About the Salisbury Area Property Owners Association

The Salisbury Area Property Owners Association (SAPOA) was organized in 1983.  It was not named "Rental Property Owners Association", because the organizers believed all property owners shared many of the same interests and objectives regardless of whether they were homeowners or rental property owners. Salisbury was facing increasing problems in residential neighborhoods which were detrimental to all property owners and legislation adverse to rental property owners was being proposed by the City of Salisbury. The impetus for the proposed legislation was that genuine problems existed in the neighborhoods and heretofore there was a lack of an organized effort by rental owners to help solve these problems. Property owners mostly went their own way and did their own thing without consideration of how their property impacted the whole neighborhood. 

At the organizational meeting, soon to be elected first President Richard Insley declared "I can't think of any single group of people who have any more of an investment in our community and yet have been any less organized toward pursuing their common interests than rental property owners.  We have spent more time worrying about the grass than our common interests, and our image shows it."  At that meeting the decision was made to form the Salisbury Area Property Owners Association. 

The first order of business was for the SAPOA to recognize and acknowledge problems in the neighborhoods and to take action to help solve these problems. It was decided the Association's purpose would be to: 


Subsequently, SAPOA emphasized the necessity of responsible rental property ownership to its members. The Association made it clear that it would not defend property owners who refused to cooperate in solving problems with their properties.  A CODE OF ETHICS was developed and all members are required to subscribe to it as a condition of membership.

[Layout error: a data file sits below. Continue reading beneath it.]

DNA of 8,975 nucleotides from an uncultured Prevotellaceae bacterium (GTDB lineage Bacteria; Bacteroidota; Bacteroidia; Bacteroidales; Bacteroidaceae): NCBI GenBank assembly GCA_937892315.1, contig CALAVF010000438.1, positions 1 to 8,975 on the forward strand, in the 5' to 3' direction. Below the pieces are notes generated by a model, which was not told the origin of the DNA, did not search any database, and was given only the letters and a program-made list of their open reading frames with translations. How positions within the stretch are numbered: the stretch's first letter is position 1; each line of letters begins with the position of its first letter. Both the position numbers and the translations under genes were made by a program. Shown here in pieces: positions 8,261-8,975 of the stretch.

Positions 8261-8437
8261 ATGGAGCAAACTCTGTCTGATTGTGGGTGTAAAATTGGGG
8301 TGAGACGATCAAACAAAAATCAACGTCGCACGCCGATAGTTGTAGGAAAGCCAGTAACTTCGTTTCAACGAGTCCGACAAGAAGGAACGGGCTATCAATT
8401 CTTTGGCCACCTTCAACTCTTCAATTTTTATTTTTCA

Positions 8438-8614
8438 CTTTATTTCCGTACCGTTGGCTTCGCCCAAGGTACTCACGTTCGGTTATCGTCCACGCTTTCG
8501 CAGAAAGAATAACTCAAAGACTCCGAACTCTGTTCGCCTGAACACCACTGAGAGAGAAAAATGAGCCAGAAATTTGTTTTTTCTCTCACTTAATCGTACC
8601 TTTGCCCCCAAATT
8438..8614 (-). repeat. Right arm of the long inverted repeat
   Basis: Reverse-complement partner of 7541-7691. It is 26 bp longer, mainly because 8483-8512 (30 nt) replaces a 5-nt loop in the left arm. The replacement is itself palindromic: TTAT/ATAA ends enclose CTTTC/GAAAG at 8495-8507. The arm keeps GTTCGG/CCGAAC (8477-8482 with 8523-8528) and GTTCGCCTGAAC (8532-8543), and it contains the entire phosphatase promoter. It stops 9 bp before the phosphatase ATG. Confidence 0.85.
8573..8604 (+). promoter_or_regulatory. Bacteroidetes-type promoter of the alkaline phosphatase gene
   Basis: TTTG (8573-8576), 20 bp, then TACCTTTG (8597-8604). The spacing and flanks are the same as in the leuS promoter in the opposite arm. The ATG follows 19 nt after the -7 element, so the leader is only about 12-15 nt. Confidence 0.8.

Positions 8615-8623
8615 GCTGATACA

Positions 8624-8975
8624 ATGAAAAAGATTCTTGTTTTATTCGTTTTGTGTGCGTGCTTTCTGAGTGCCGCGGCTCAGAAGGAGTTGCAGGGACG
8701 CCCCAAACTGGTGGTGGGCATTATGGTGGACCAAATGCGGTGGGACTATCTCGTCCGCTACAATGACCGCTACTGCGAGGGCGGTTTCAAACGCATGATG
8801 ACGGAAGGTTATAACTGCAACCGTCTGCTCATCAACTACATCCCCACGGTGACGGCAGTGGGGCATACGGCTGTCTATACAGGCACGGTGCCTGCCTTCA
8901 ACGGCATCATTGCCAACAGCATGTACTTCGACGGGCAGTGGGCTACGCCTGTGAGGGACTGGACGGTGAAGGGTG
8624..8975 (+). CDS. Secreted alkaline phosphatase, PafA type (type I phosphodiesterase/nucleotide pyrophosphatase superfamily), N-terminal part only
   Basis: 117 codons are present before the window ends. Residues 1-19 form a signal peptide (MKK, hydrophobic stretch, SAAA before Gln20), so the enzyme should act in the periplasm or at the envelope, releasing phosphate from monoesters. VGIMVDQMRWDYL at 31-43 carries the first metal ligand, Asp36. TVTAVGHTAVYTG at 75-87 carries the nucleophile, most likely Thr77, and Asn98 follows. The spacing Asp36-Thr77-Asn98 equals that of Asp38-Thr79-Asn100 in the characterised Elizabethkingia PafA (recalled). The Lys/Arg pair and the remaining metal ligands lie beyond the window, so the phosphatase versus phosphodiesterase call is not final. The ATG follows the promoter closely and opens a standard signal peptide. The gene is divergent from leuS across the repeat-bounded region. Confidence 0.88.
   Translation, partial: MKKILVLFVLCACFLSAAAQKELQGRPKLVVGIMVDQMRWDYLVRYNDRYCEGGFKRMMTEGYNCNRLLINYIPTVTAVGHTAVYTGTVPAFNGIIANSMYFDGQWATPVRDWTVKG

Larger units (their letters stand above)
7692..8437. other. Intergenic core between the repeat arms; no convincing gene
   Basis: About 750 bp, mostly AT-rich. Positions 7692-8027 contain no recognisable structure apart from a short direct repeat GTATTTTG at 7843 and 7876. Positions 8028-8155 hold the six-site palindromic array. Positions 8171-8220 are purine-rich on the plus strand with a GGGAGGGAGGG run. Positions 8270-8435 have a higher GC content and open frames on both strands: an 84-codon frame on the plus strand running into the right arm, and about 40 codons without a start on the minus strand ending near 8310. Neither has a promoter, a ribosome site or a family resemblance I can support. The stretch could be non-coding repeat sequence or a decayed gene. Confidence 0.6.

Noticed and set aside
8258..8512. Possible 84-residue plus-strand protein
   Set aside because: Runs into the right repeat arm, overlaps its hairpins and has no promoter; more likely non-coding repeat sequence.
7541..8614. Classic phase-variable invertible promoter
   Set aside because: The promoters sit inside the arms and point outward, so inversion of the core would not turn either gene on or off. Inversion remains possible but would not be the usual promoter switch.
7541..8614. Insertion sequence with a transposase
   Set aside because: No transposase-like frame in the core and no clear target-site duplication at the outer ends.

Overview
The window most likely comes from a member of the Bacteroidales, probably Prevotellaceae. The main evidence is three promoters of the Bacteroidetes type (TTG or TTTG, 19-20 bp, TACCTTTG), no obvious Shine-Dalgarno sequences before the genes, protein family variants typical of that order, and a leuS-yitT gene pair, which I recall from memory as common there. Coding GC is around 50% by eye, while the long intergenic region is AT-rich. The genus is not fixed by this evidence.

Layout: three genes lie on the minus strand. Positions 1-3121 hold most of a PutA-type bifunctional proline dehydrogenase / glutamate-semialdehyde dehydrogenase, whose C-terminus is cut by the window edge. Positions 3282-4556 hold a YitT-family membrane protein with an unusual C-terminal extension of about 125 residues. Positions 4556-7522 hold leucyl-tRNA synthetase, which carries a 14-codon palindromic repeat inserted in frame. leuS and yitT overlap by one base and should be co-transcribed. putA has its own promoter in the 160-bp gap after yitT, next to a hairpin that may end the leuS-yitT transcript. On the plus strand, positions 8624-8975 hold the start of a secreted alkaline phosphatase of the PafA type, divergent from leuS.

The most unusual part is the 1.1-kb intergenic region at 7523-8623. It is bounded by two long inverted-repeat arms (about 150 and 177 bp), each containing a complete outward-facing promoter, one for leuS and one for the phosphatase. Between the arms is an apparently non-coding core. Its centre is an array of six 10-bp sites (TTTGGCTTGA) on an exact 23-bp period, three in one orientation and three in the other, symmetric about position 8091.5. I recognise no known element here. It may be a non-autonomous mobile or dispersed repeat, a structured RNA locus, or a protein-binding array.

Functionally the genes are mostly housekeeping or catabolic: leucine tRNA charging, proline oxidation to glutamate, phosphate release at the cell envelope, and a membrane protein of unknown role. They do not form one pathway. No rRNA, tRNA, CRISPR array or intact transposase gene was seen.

SAPOA representatives met with Neighborhood Associations and requested a list of problems with rental properties in their neighborhoods which needed attention.  They also met with City Officials and offered to work on any specific problems they had with rental properties.  SAPOA members offered to serve on City Boards and Committees interested in solving community problems.  Additionally, they offered to meet with the Mayor and Council to work out problems with proposed legislation in the interest of having legislation which would truly solve problems but avoid unnecessarily increasing the cost of housing and adding overly burdensome and unproductive regulations. 

 SAPOA prepared standardized applications, leases, and lists of rules and regulations to be used by its members to help improve tenant selection and better define landlord/ tenant responsibilities.  In the years that followed SAPOA became active in the community undertaking projects such as sponsoring landscaping for the Camden-Newton Playground, sponsoring beautification of traffic islands around town for the Chamber of Commerce Beautification Committee and participating in and sponsoring neighborhood cleanup campaigns with local Neighborhood Associations.  Members including Terry Sell, Dale Dashiell and Richard Insley donated locations to the City rent free for Neighborhood Police Substations and Police Department surveillance activities. SAPOA donated smoke detectors to the Fire Department to be distributed free to Salisbury residents.